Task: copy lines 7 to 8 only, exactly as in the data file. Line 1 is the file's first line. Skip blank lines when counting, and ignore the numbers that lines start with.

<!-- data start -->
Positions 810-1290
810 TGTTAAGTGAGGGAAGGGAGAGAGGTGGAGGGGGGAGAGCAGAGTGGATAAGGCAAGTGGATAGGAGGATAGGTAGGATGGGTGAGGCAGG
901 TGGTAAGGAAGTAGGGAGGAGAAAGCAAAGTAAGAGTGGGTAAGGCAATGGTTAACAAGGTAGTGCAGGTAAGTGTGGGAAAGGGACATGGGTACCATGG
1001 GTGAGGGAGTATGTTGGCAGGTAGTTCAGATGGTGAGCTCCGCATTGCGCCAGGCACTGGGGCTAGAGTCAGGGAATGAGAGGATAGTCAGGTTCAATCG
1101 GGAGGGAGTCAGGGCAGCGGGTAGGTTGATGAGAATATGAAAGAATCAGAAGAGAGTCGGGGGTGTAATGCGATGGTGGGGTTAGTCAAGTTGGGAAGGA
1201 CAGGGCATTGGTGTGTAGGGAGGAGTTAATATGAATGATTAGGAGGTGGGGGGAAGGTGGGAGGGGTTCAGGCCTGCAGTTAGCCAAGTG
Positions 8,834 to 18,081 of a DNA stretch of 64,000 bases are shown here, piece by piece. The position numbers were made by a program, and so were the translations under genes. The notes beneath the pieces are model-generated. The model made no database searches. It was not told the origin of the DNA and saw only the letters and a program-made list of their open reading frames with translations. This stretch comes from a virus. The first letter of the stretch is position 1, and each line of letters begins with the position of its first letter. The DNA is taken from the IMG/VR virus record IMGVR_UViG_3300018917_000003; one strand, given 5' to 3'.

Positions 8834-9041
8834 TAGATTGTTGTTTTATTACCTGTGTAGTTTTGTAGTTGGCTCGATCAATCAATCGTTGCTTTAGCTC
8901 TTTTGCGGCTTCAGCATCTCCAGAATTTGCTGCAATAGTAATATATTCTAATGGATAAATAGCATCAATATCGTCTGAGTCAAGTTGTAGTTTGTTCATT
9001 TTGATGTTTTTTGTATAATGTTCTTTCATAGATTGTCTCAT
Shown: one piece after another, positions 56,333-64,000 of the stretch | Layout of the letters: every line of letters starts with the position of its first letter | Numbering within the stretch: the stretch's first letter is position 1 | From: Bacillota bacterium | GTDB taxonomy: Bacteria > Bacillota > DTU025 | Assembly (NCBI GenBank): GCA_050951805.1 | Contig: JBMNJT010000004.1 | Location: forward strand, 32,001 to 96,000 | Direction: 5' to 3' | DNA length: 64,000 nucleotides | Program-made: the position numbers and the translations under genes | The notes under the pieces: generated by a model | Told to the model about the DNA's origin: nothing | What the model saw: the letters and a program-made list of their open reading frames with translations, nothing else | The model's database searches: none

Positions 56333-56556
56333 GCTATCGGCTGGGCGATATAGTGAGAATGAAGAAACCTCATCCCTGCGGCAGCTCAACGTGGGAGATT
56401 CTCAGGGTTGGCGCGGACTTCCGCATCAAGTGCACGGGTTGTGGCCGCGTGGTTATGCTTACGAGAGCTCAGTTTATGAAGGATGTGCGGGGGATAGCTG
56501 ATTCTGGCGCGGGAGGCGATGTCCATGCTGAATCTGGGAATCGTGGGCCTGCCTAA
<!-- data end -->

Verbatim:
Positions 8,834 to 18,081 of a DNA stretch of 64,000 bases are shown here, piece by piece. The position numbers were made by a program, and so were the translations under genes. The notes beneath the pieces are model-generated. The model made no database searches. It was not told the origin of the DNA and saw only the letters and a program-made list of their open reading frames with translations. This stretch comes from a virus. The first letter of the stretch is position 1, and each line of letters begins with the position of its first letter. The DNA is taken from the IMG/VR virus record IMGVR_UViG_3300018917_000003; one strand, given 5' to 3'.

Positions 8834-9041